You can say this about every product available on every market on earth. Look at the baker- he didn't grind the flour; the miller didn't grow the wheat and sugar cane; the farmer didn't find the seeds growing wild; all of this is the combined efforts of thousands of human generations. Somebody else mined the coal and somebody else turned it into electricity. Somebody else filtered the water. The baker combines all of these things, some that he acquired at cost, and maybe some that are freely given, and makes his final product and sells it. 99+% of the work was done by others, going back in history for thousands of years to reach this current stage. We call it civilization.

We ALL stand on the shoulders of giants, in every profession, in every walk of life. Why are they not allowed to charge for their work when the baker can?

Comment: Re:Who will get (Score 1) 360

by PraiseBob (#48656311) Attached to: North Korean Internet Is Down
How many emails do you think they are getting from HQ today? And doesn't the HQ have a history of executing people who do the wrong thing?

If somebody had a bone to pick with a group that operated in China, might they not target that group in China as well? Perhaps it flies under the radar because the scope isn't as large or easily detectable.

Comment: Re:No privacy regardless (Score 5, Interesting) 76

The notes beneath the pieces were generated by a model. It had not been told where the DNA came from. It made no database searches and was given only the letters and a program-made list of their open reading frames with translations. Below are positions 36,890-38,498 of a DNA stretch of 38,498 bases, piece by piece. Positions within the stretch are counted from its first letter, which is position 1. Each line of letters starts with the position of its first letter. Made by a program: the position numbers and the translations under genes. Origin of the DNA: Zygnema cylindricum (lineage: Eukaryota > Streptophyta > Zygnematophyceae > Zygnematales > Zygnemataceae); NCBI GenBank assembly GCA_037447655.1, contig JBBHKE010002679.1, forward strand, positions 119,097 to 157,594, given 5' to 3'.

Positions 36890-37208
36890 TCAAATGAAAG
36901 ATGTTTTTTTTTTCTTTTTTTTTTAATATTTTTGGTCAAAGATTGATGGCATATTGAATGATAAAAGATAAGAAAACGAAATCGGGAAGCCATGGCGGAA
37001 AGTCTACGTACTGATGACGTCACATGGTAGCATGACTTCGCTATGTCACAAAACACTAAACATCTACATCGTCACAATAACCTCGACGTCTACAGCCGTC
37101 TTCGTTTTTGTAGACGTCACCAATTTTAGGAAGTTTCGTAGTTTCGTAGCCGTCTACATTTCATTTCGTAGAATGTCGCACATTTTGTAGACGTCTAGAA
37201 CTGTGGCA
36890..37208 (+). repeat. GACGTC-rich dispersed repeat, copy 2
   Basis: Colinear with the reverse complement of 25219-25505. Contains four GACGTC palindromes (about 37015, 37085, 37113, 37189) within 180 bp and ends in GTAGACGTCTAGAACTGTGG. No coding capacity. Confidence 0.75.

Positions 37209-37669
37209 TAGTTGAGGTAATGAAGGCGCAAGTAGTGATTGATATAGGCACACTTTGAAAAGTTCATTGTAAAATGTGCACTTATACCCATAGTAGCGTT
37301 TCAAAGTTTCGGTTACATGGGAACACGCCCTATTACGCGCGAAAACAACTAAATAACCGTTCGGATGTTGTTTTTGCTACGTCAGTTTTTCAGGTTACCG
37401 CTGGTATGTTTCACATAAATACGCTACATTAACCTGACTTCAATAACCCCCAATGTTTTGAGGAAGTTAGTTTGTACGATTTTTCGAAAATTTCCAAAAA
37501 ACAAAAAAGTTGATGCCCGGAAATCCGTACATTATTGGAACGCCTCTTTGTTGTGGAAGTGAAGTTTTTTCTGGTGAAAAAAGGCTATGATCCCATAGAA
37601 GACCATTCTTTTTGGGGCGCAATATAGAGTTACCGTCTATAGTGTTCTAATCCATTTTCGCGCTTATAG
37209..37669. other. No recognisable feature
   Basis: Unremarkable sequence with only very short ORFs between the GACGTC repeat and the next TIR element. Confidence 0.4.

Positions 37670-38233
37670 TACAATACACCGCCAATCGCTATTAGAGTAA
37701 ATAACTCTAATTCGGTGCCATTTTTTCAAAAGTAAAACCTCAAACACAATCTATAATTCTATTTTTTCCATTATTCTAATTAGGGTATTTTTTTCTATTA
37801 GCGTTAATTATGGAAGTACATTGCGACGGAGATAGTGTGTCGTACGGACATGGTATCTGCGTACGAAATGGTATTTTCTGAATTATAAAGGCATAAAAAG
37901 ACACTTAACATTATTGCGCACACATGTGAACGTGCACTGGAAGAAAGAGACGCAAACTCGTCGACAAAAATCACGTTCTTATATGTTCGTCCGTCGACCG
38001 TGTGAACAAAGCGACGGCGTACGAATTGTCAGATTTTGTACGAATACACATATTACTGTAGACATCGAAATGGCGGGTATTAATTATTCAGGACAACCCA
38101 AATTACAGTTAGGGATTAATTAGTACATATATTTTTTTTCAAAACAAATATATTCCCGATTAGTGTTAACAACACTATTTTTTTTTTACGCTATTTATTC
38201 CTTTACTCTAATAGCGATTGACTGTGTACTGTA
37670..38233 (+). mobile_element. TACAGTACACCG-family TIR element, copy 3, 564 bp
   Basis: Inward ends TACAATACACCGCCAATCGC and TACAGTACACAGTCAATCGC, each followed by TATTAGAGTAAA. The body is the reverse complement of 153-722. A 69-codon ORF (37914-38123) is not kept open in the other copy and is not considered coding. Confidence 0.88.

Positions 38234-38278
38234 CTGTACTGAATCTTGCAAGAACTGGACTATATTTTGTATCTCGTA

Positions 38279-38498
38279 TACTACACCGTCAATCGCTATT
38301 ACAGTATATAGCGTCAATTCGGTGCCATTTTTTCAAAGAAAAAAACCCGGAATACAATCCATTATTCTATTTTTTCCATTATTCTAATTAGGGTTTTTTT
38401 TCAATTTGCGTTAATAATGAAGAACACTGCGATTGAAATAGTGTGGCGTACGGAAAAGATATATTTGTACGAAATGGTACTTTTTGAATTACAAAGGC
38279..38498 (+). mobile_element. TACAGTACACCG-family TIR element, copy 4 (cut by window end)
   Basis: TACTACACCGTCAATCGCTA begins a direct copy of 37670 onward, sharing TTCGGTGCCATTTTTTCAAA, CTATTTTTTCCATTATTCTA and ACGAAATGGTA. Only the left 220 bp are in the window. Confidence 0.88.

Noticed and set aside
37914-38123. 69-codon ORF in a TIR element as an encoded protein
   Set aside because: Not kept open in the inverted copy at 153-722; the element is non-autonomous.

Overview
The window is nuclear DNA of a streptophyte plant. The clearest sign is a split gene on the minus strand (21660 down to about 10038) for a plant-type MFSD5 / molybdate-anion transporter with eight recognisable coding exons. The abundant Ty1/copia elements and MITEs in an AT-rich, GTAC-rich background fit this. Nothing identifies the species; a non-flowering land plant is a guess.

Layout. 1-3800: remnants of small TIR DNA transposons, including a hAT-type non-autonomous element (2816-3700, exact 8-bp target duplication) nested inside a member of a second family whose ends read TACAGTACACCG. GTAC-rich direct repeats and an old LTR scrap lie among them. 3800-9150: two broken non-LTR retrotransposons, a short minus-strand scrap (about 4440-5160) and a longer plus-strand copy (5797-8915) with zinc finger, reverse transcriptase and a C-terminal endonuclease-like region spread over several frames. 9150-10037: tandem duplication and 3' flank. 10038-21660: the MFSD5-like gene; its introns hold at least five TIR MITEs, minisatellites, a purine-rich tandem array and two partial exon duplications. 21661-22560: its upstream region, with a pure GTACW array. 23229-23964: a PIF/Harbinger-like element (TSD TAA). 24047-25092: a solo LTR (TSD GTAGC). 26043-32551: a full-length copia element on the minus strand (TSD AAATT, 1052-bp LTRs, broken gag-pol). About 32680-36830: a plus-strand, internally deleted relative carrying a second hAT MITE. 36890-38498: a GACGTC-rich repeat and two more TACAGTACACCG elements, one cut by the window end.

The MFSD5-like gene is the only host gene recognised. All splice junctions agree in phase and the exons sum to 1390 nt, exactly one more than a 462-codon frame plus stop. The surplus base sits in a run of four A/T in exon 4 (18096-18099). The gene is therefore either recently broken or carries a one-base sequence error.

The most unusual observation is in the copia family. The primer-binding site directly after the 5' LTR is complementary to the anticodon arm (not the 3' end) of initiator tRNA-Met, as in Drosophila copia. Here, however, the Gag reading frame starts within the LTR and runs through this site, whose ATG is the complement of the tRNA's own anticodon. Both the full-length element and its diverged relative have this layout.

by PraiseBob (#48611069) Attached to: Uber Limits 'God View' To Improve Rider Privacy
Letters have traveled through various postal systems for hundreds of years now. By giving your letter to a postal carrier, you are relinquishing control of it and letting it be processed by a centralized system. Therefore, anyone who sends a private correspondance through a postal system, should have no expectation of privacy. ?

Are network packets really that different? Because technology makes it easier to look at the content of the packet without breaking any wax seals, or having to steam the glue, that makes it ok to look? The 4th amendment protects paper packets, why not electronic packets? The US was founded with personal privacy enshrined as a core principal, so a lot of thick numbskulls like myself carry that expectation across different spectrums.

(Note: In this particular case, I'm not surprised that Uber employees can access Uber data, especially in this example where the reporter called out being late to a meeting with Uber executives while seated in an Uber car)

Comment: Re:There's not a lot to say, this is scummy (Score 1) 299

by PraiseBob (#48421381) Attached to: Uber Threatens To Do 'Opposition Research' On Journalists
Hitchiking is actually illegal in many states. Most of them only reference soliciting a ride on the street itself, but some outlaw the whole concept.

None of the hotel regulations apply to taking $20 for someone crashing in a spare bedroom for a night.

Thats not actually true. Lots of states Attornery Generals have filed legal paperwork again Airbnb and couchsurfing homes to class them as hotels, subject to normal hotel / bed&breakfast regulations.